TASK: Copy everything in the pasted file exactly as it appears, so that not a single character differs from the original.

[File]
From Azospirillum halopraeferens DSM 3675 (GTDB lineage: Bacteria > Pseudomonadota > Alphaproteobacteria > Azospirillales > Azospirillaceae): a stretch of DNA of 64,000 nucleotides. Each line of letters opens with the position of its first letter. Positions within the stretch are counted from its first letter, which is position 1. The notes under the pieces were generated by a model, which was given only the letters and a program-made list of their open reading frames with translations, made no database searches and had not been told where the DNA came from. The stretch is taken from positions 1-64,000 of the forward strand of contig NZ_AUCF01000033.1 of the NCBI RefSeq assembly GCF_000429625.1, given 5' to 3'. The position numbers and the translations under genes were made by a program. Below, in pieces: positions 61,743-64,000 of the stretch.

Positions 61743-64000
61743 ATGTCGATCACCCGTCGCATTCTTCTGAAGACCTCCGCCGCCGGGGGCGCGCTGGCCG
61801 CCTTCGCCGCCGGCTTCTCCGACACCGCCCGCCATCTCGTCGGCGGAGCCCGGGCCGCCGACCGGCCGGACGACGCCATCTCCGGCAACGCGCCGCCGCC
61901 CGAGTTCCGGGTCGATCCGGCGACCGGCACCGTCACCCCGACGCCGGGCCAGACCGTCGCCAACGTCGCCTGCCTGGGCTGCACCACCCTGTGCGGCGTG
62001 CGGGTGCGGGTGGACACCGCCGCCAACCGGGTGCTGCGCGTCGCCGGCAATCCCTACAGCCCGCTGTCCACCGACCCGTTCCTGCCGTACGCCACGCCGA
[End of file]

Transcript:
From Azospirillum halopraeferens DSM 3675 (GTDB lineage: Bacteria > Pseudomonadota > Alphaproteobacteria > Azospirillales > Azospirillaceae): a stretch of DNA of 64,000 nucleotides. Each line of letters opens with the position of its first letter. Positions within the stretch are counted from its first letter, which is position 1. The notes under the pieces were generated by a model, which was given only the letters and a program-made list of their open reading frames with translations, made no database searches and had not been told where the DNA came from. The stretch is taken from positions 1-64,000 of the forward strand of contig NZ_AUCF01000033.1 of the NCBI RefSeq assembly GCF_000429625.1, given 5' to 3'. The position numbers and the translations under genes were made by a program. Below, in pieces: positions 61,743-64,000 of the stretch.

Positions 61743-64000
61743 ATGTCGATCACCCGTCGCATTCTTCTGAAGACCTCCGCCGCCGGGGGCGCGCTGGCCG
61801 CCTTCGCCGCCGGCTTCTCCGACACCGCCCGCCATCTCGTCGGCGGAGCCCGGGCCGCCGACCGGCCGGACGACGCCATCTCCGGCAACGCGCCGCCGCC
61901 CGAGTTCCGGGTCGATCCGGCGACCGGCACCGTCACCCCGACGCCGGGCCAGACCGTCGCCAACGTCGCCTGCCTGGGCTGCACCACCCTGTGCGGCGTG
62001 CGGGTGCGGGTGGACACCGCCGCCAACCGGGTGCTGCGCGTCGCCGGCAATCCCTACAGCCCGCTGTCCACCGACCCGTTCCTGCCGTACGCCACGCCGA